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June 2019
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2013-08 Britfix - British Fixation

James column for the SligoWeekender

With the recently long-awaited arrival of little Prince George Alexander Louis, who may just perhaps become King of England within the 21st Century, probably long after the rest of us have shed our mortal coils, what is this fascination with the Royalty? After all, wee Georgie burps, gurgles and poos like all other babies, doesnt he? And he even looks a lot like other babies, cos&well, he is a baby.
Millions were glued to the box when Diana married Charles in their so-called fairytale wedding. We all rubber-necked years later when Dianas life was cut tragically short under a much-less-glamorous Paris flyover. Wouldnt she have loved her daughter-in-law and grandson?  More recently billions were transfixed to their flat screens as Kate wed William, with the Pippa sideshow. Was the world just craving a glimpse of that centuries-old splendour, grandeur, pomp, protocol and pageantry, or perhaps viewing it as some sort of 21st Century royal soap-opera?

But why is it that other recent royal tales from Belgium, the Netherlands, Monaco, Spain and Norway, while they make the news, fail to gather such media momentum and hype? What is it with the worlds fixation with everything British? Period dramas and series such as The Tudors and Downton Abbey win manifold awards and amass record-breaking audiences worldwide. Movies such as The Kings Speech, The Queen, The Madness of King George, The Iron Lady and even Harry Potter, all British to the core, break box-office records and bag innumerable Oscars.

After all, the American Revolution was fought and won, and the all-new United States of America broke free from the British Empire. And somehow, 250 years later every American is glued to CNN and Fox, as the entire media goes bonkers awaiting news from a London hospital,  in near Christ-like anticipation. Then, at last - The King is born!.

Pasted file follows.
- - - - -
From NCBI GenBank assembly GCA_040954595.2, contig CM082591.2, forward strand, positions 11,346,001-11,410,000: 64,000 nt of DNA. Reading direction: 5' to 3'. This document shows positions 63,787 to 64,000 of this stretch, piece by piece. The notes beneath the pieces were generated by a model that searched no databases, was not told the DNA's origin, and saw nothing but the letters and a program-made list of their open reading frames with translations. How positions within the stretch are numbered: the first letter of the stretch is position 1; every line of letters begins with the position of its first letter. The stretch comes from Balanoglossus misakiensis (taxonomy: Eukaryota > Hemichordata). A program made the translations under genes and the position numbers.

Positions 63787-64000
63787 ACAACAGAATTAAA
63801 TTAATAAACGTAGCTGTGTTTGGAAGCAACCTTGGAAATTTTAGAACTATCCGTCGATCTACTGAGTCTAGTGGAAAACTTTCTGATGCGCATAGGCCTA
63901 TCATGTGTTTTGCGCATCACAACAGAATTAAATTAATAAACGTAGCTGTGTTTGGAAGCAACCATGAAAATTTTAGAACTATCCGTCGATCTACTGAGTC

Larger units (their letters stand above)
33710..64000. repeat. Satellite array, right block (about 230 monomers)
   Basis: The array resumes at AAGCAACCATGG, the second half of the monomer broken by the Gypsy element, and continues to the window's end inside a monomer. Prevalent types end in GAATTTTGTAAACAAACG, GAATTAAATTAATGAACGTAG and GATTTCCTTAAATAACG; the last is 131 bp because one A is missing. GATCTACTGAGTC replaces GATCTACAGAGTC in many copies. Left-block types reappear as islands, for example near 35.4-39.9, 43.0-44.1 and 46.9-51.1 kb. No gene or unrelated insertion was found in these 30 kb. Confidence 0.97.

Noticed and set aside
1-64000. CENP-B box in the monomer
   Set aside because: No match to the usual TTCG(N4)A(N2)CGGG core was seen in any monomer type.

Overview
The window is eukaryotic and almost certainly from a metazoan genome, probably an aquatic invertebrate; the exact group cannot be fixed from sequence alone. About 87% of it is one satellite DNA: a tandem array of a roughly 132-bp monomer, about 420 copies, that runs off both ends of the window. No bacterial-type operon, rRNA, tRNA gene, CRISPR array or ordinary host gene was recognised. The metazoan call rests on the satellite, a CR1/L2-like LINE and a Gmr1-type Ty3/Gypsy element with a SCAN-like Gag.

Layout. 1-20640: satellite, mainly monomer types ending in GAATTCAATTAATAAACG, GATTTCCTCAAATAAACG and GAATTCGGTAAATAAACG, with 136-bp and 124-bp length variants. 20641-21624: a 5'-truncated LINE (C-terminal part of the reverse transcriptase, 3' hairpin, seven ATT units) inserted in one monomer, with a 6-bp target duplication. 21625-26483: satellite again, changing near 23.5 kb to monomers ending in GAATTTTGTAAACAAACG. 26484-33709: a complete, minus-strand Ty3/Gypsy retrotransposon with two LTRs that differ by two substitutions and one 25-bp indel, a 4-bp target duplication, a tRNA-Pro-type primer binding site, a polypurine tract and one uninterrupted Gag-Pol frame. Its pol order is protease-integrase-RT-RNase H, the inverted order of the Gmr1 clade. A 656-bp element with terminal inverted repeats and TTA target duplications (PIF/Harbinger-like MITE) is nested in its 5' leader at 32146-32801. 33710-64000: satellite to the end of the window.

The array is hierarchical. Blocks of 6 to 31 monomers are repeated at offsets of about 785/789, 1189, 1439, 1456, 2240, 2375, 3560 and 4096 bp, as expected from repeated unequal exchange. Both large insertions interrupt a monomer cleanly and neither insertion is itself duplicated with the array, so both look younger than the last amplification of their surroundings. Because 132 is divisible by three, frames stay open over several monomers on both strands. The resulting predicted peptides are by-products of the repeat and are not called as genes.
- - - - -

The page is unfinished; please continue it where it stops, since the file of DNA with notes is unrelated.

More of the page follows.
In Ireland, are we any better? We also fought and won a Civil War, and like America we proudly pronounced ourselves a Republic, shedding our colonial shackles. Independence was earned after centuries of struggle, and with the help of (somewhat ironically) many Protestant nationalists  Wolfe Tone, Emmet, Parnell, Childers, Markievicz and others. As someone whose ancestors, about 400 years ago, arrived from Britain, I would likewise label myself a Nationalist and 100% Irish. Like father, like son. However I remain intrigued by our nations somewhat paradoxical captivation with everything British. We have had an incredibly long and chequered relationship with our closest neighbour through colonialism, famine, War of Independence, Civil War, the needless and malevolent  Mountbatten Murders, and never-ending decades of Northern troubles. Yet despite our innate Nationalism, we remain surrounded by architectural symbols and remnants from our colonial past. One only has to look above the doorway to Sligos GPO, or at the many old post-boxes (repainted green), as well as most of the buildings in our nations capital.

Whether Americans like it or not, the birth of the USA as we know it was inextricably linked to Britain. However, leaving aside all of this, we in Ireland are somewhat incongruously hooked as a nation on the daily goings-on in Manchesters fictional suburb of Weatherfield, East Londons Albert Square, and Yorkshires Woolpack pub. And despite having a local team who not only won our own Premier Division, but progressed to the Champions League, the majority of the nation still support Manchester United, Chelsea, Arsenal, Liverpool etc. And, admit it, there are even some of you out there who wouldnt dream of missing the Queens Christmas speech!

I honestly think it would be healthier for the world if the somewhat pompous and even aggressive titles United Kingdom and Great Britain were relegated to the past and perhaps downgraded a little to just Britain.  Perhaps then our neighbouring island might gather a few more friends in Europe, and may even receive a better ranking in the Eurovision, even the odd douze points peut-être.  
Yet the fascination with the Royals goes on. Maybe its just a fuzzy feel-good story to get a little light relief from the wars, terrorist attacks, recessions, political wrangling, child deaths etc which invade our screens. Or maybe, just maybe, our history is also inextricably linked to our chequered relationship with our nearest neighbours, as was surely highlighted by the recent most impressive and welcome visit by Queen Elizabeth.

And might I remind you&..this is a Nationalist speaking.